Thursday, October 25, 2012

Smoked Chops and Lentils


One pot wonders; I keep returning to this type of food over and over again.

My youngest daughter, perhaps in an attempt to break my food-loving heart, has proven to be very, um, 'selective' with what she chooses to eat. My eldest daughter went through this stage as well, yet once she hit five years old, all my cooking became her 'favourite', including the weird stuff. Her plate is clean most every night. In fact, my eldest has become a bit of the cook herself, helping daddy as sous chef. Nevertheless, my kitchen is not a restaurant (yet), so I'm not cooking things to order for fussy children. Because of my refusal to bend on this issue, there are several nights a week in which the little one will listlessly push the food around her plate and mope. Or worse, she'll attempt to derail the entire dining experience for the rest of us. Tantrums are not uncommon. Thankfully, the calming effect of a fine wine and my wife's good sense and demeanor help temper my aggravation. I have to keep telling myself that it will pay off in the end, much the way it has with my older daughter. Keep on fighting that good fight. 

Either way, there are some things that she will eat. Fish being one of them; much to my great pleasure. The other is lentils. I know plenty of ADULTS who won't eat these, so I'm pretty tickled when miss fussy-pants tucks into this most healthy and humble of ingredients. In an effort to make things even more tempting for her, I pull out the big guns: smoked pork chops. I have blogged about these several times in the past. They are just that good. Smokey, salty and rich. They are available at Sanagan's Meat Locker in Kensington Market. They are not cheap - working out to be a good fiver per chop, however, two are enough for our family of four - you don't want to gorge on these. They must be savoured and always accompanied by modest and earthy things like steamed spuds, or this case, lentils du puy.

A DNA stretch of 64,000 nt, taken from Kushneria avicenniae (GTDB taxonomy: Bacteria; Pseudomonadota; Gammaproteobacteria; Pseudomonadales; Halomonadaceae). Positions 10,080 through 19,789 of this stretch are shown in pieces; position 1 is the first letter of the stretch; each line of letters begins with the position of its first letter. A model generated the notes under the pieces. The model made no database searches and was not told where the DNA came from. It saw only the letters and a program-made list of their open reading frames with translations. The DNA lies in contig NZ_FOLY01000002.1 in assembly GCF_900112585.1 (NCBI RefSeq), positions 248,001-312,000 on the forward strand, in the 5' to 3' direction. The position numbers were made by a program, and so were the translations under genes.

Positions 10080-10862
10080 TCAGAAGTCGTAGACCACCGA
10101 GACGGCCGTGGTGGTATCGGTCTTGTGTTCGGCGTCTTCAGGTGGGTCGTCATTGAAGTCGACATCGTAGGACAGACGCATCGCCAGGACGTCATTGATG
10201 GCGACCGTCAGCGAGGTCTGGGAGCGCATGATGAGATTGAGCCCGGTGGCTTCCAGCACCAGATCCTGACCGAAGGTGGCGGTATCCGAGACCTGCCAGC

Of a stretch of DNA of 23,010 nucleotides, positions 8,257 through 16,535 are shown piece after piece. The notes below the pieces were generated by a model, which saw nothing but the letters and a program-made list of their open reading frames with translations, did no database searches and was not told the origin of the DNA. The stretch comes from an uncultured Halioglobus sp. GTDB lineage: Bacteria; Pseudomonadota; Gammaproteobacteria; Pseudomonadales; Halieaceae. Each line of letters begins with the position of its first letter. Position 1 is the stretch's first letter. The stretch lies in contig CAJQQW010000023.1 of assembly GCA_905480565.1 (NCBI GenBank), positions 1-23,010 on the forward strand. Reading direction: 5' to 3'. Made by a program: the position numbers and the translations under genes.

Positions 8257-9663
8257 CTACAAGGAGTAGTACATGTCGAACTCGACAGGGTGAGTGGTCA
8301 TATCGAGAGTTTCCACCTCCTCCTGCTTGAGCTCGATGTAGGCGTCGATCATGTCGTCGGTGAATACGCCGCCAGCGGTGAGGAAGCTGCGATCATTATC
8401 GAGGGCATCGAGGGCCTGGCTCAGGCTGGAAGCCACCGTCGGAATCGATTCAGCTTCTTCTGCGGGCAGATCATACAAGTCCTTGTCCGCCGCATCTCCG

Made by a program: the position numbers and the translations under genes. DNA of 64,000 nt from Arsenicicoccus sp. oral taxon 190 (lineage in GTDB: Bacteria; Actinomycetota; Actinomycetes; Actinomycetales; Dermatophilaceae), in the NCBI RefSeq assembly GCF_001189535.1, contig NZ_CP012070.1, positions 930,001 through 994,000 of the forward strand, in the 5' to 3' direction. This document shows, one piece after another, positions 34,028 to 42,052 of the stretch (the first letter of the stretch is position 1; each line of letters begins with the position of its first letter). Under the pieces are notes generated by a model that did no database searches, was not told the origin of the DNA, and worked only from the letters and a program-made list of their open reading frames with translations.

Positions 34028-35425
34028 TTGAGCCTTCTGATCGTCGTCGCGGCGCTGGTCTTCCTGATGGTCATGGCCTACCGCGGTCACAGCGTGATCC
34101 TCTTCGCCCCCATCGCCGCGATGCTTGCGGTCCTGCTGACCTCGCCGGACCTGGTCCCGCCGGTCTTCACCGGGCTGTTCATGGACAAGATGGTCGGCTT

Back to the 'one pot' idea. This dish is a matter of browning the chops and putting them aside. Then sweating down a mirapoix, adding your lentils along with the appropriate measure of seasoned water ( I have no idea what the ratio is - I simply pour in enough water to cover the lentils by about an inch - it works everytime). Of course, bay leaves are essential. The lentils take about 25-30 minutes bubbling away in the pot. For the last five minutes, simply lay your browned chops on top of the lentils and let it finish cooking through. Dump the works out on to a platter and serve hot with a bit of crusty, buttered bread.

Despite wiggling in her chair incessantly and talking with her mouth full, the little one cleaned her plate; which really was the goal after all.

 

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